Submitted to: Acta Horticulturae
Publication Type: Peer Reviewed Journal
Publication Acceptance Date: 5/30/2005
Publication Date: 10/1/2006
Citation: Spiers, J.M., Marshall, D.A., Smith, B.J., Braswell, J.H. 2006. Method to Determine Chilling Requirements in Blueberries. Acta Horticulturae. (ISHS). 715:105-110.
Interpretive Summary: This study indicates that in blueberries the excised stems will mimick whole plant floral bud development for a period of 3 weeks, and with sufficient chilling these floral buds will reach an easily identifiable stage within the 3 week period. Therefore, excised stems instead of whole plants can be used to determine approximate chill hour requirements. This allows for chilling requirements to be approximated with a minimum number of plants and space. This research will be a useful tool in allowing geneticist to more rapidly determine the chilling requirements of germplasm selections.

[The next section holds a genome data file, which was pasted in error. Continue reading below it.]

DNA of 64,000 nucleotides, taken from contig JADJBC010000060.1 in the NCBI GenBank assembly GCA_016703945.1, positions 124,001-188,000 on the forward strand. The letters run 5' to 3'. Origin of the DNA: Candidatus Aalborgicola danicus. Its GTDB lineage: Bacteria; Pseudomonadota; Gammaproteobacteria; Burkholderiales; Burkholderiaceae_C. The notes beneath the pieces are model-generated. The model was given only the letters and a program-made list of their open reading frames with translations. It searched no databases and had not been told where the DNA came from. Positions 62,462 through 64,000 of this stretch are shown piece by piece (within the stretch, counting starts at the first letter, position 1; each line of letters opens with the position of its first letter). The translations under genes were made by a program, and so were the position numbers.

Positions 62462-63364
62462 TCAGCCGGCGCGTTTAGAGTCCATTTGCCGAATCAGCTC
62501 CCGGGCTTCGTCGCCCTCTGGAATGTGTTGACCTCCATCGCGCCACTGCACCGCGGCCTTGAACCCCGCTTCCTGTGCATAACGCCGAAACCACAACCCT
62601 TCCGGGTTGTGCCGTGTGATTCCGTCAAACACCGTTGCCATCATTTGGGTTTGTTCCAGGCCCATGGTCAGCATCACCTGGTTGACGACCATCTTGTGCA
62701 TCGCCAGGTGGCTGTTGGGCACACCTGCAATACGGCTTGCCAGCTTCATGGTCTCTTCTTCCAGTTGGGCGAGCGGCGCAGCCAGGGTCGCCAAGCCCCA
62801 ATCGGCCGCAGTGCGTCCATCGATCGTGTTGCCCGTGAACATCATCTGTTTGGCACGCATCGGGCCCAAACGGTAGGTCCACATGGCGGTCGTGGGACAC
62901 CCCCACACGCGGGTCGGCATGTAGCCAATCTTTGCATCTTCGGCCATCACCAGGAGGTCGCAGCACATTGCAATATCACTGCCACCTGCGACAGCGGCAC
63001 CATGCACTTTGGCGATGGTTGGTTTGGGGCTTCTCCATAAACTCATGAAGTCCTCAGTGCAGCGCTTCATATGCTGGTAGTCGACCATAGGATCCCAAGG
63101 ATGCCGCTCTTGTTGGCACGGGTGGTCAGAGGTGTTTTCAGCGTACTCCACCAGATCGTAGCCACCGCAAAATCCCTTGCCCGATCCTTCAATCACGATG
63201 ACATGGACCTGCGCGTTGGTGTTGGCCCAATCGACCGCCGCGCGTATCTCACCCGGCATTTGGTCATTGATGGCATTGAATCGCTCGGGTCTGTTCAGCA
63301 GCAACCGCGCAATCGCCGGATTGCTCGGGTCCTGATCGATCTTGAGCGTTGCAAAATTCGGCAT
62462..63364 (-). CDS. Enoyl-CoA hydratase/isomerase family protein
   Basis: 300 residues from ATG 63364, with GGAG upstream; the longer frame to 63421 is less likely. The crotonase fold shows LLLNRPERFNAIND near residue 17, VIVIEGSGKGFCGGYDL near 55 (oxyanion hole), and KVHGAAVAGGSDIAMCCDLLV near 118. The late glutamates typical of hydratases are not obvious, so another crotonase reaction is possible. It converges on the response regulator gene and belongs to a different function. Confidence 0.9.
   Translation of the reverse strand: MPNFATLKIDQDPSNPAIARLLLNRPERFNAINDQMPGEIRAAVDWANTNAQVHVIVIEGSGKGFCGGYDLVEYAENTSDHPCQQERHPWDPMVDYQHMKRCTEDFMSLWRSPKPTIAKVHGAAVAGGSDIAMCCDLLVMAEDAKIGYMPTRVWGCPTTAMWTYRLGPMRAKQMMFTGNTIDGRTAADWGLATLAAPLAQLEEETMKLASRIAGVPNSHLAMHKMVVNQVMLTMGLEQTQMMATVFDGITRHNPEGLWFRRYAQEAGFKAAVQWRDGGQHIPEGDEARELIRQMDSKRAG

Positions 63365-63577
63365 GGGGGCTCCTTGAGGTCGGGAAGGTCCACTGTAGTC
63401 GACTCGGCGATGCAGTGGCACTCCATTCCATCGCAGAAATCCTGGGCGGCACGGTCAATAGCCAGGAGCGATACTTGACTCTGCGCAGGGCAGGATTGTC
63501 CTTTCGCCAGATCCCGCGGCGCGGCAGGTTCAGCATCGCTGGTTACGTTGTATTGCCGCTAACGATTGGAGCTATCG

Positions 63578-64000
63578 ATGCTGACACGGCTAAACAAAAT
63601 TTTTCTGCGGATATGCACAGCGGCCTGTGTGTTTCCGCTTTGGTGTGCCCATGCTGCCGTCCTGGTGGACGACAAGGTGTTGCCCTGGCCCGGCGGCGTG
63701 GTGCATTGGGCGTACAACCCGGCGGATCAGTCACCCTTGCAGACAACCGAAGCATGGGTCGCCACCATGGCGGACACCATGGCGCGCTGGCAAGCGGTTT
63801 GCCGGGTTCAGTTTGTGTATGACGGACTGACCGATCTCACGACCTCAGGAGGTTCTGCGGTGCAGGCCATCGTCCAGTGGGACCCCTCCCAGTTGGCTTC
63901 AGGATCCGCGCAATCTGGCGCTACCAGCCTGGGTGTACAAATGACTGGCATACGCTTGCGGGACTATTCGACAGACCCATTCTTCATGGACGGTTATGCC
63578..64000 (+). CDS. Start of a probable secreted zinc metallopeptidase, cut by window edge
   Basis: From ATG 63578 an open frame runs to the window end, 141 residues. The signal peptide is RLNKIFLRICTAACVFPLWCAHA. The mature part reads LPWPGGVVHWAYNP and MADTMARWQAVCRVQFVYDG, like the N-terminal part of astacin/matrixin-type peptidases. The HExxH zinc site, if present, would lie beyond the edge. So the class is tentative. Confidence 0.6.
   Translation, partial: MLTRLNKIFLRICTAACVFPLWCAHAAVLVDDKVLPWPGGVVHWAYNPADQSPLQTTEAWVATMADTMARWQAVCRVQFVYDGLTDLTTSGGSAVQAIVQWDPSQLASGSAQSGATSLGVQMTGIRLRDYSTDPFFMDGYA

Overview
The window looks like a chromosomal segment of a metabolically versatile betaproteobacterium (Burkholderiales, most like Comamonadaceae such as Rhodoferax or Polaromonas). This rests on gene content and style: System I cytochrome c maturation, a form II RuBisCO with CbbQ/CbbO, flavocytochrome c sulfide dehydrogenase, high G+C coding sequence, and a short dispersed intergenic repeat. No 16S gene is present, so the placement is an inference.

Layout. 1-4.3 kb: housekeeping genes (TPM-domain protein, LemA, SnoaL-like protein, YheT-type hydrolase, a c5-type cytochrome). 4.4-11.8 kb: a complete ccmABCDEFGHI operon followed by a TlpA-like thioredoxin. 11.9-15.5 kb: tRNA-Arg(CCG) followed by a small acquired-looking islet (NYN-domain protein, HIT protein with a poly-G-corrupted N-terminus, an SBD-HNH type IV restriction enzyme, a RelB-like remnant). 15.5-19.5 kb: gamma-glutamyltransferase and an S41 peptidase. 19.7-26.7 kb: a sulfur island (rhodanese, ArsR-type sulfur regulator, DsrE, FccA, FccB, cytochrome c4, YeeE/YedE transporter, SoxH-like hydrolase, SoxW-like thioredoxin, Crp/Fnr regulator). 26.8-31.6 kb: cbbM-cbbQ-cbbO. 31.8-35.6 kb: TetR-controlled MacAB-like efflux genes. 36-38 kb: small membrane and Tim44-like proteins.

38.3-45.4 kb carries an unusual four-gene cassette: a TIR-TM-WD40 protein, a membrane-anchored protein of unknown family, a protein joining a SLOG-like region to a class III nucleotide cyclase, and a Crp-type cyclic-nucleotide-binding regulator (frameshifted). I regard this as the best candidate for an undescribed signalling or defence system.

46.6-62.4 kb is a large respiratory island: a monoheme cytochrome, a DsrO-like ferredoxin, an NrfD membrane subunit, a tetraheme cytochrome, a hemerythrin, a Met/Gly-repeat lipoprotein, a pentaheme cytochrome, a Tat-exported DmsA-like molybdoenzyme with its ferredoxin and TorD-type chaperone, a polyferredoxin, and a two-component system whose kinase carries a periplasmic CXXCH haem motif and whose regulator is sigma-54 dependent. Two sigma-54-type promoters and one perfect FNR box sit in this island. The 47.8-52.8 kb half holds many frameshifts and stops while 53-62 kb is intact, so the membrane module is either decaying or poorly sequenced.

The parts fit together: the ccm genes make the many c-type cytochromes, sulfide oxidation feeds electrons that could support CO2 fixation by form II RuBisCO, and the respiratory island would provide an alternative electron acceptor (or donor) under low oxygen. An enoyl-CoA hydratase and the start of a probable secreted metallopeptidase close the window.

Technical Abstract: A chilling study was initiated in January 1998 on 'Tifblue' rabbiteye (Vaccinium ashei Reade) and blueberry plants that had received > 500 chilling hours (<7°C). The terminal 2 flower buds from both excised stems and paired stems on plants were forced in a greenhouse and rated for floral bud development. After 23 days of forcing, flower buds from all treatments had reached stage 3, an easily recognizable stage of development. Excised stems did not differ from matching intact stems for the first 3.5 weeks of forcing, but after =4.5 weeks of forcing in the greenhouse floral bud development ratings on excised stems were significantly lower than those on intact stems. Another study was started in October 1999 to determine the accuracy and efficiency of using cuttings from plants to determine the sufficient accumulation of chilling for bloom. In this study 2 rabbiteye (Tifblue and Climax) and 3 southern highbush (V. corymbosum x) (Jubilee, Pearl River and Biloxi) cultivars were naturally chilled. At 100 chilling hour (<7 °C) intervals, plants and cuttings were placed in a greenhouse and floral development was rated weekly. In this study the rate of floral development generally did not significantly differ between buds on excised stems and stems on intact plants for the first 3 weeks of forcing. Using the findings that for 3.5 weeks, buds on excised stems develop the same as those on intact plants, and the theory that if a floral bud reaches stage 3, an easily identifiable stage of flowering in which the floral apices are visible, within a 3 week period of forcing, we propose that the chilling requirements of a plant are satisfied. Using this method to determine chilling hours required to break dormancy, data indicated that 'Biloxi' required 200 hours = 7ºC, 'Climax' - 300 hours, 'Tifblue', 'Jubilee', and 'Pearl River' - 400 hours. These data approximate field observations on blooming sequence of these cultivars. These studies indicate that floral bud development in excised stems approximate that of intact plants for a period of 3 ½ weeks and with sufficient chilling reach a stage of at least 3 within this period of forcing. These studies indicate that cuttings from blueberry plants can be used to determine approximate chill hour requirements and would allow more rapid determination of germplasm selection when plant numbers are lacking.